Investing in endpoint security improvement is about more than just purchasing software and checking security measures off a list. Companies that are serious about cybersecurity—which, in our current era of increased threats, should be all companies—must also consider what solutions and implementations best fit their existing network infrastructure. For instance, companies working in hybrid or cloud environments will require different security solutions when compared to companies working mostly with physical hardware.
In addition to the wide variety of security solutions available, companies should also consider what unique needs arise from their particular model of operations. For instance, companies may ask questions such as: how big is our IT team, how big is our company, and are we looking to scale?
In order to accommodate different business needs, solutions must be flexible, adaptable to different scenarios, compatible with different environments, and easy to manage. Here are some endpoint security best practices that organizations and MSPs can consider when having critical cybersecurity discussions:
1. Invest in and deploy SIEM solutions
Managing endpoint security is an endless task, especially if you’re constantly managing applications and anticipating possible events. Since most businesses deal with hundreds or even thousands of endpoint devices (both physical and virtual) keeping track of them and the risks they present will require a centralized logging system. But logging data from devices isn’t useful unless this information is correlated to the likelihood of a security event occurring.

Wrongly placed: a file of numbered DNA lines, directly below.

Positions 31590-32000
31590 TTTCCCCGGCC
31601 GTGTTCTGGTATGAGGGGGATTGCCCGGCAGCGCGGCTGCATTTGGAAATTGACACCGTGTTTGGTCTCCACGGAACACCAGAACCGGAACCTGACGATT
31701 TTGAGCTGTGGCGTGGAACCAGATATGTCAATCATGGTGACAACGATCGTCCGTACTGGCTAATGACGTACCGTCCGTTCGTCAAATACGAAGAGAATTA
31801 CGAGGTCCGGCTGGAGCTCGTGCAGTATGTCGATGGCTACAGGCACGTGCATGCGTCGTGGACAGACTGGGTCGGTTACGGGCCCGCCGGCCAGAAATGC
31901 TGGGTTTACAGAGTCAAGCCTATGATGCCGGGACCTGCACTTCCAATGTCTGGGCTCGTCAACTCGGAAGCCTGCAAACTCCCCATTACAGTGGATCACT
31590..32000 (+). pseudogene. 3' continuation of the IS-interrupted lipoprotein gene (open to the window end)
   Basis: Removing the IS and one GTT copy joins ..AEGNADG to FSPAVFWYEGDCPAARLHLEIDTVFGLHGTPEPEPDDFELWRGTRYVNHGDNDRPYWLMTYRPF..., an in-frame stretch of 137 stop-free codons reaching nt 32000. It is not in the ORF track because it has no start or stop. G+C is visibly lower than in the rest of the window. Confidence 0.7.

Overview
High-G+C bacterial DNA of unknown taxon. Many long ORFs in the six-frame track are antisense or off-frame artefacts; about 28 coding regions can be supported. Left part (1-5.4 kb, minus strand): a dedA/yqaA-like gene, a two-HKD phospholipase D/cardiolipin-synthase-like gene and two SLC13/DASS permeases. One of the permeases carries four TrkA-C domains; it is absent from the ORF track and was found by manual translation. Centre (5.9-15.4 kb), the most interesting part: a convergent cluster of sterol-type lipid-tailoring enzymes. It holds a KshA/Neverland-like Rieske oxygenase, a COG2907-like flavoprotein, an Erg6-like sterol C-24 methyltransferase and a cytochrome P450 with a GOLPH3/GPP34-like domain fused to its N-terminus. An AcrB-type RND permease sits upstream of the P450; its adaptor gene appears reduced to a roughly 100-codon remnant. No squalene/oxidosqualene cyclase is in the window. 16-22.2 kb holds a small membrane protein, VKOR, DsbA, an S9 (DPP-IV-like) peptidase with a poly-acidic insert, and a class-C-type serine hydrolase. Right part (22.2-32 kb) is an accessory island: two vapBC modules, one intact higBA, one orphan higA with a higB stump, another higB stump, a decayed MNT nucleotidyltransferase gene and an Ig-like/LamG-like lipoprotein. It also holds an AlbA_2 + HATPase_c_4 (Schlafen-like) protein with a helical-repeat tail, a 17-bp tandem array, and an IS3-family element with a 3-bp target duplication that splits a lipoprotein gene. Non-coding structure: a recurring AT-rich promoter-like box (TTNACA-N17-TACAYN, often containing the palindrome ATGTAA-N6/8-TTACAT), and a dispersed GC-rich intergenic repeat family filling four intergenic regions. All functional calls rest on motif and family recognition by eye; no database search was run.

SIEM solutions not only centralize documentation for monitoring and compliance purposes, they can also help you stay ahead of security events by identifying vulnerabilities, calculating risks based on the likelihood of an event, and automating security responses. SIEM solutions can also centralize your antivirus, access control, and password management capabilities in one place, making endpoint security easier to monitor across the board.
2. Get IT professionals and business users involved
Endpoint security requires more than a one-time investment in new technology. IT, security teams, and business users must continuously collaborate to ensure security. Business users may have input on how security measures are impacting them, which can affect how closely users are adhering to best practices. MSPs or IT professionals should oversee the implementation of security measures, their efficacy, and their impact on end-user productivity. Balancing security and productivity requires not only assembling a top-notch security team, but getting everyone in the organization involved and invested.
3. Ongoing management
Finally, ensure your organization is treating endpoint security as an ongoing responsibility. Installing firewalls and blocking compromised apps alone will not be enough to protect your networks and sensitive data from potential hackers. As modes and methods of attack evolve, so must your security system. Allow your MSP to function as part of a larger team that’s devoted to an organization’s security at all times.
Help ensure you're protected from breaches by reading through our blogs for other common IT threats.